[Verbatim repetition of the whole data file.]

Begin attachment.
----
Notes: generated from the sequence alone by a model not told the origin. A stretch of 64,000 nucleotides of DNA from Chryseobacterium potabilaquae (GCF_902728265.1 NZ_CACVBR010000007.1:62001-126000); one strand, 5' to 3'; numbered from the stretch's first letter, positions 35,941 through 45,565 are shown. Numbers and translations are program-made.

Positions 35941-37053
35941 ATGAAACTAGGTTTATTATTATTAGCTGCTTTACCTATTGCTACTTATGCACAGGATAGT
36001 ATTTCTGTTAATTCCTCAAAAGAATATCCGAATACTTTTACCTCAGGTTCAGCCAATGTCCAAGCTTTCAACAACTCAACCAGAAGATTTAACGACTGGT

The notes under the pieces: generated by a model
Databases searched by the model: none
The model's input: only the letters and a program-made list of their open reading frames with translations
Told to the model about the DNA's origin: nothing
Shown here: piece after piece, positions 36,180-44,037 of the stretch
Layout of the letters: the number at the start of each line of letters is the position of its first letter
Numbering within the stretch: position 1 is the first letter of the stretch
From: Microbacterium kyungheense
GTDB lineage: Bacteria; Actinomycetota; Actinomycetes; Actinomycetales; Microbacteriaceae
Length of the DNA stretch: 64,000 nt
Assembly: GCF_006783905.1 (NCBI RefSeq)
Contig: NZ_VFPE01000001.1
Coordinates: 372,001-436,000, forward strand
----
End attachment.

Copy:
Notes: generated from the sequence alone by a model not told the origin. A stretch of 64,000 nucleotides of DNA from Chryseobacterium potabilaquae (GCF_902728265.1 NZ_CACVBR010000007.1:62001-126000); one strand, 5' to 3'; numbered from the stretch's first letter, positions 35,941 through 45,565 are shown. Numbers and translations are program-made.

Positions 35941-37053
35941 ATGAAACTAGGTTTATTATTATTAGCTGCTTTACCTATTGCTACTTATGCACAGGATAGT
36001 ATTTCTGTTAATTCCTCAAAAGAATATCCGAATACTTTTACCTCAGGTTCAGCCAATGTCCAAGCTTTCAACAACTCAACCAGAAGATTTAACGACTGGT

The notes under the pieces: generated by a model
Databases searched by the model: none
The model's input: only the letters and a program-made list of their open reading frames with translations
Told to the model about the DNA's origin: nothing
Shown here: piece after piece, positions 36,180-44,037 of the stretch
Layout of the letters: the number at the start of each line of letters is the position of its first letter
Numbering within the stretch: position 1 is the first letter of the stretch
From: Microbacterium kyungheense
GTDB lineage: Bacteria; Actinomycetota; Actinomycetes; Actinomycetales; Microbacteriaceae
Length of the DNA stretch: 64,000 nt
Assembly: GCF_006783905.1 (NCBI RefSeq)
Contig: NZ_VFPE01000001.1
Coordinates: 372,001-436,000, forward strand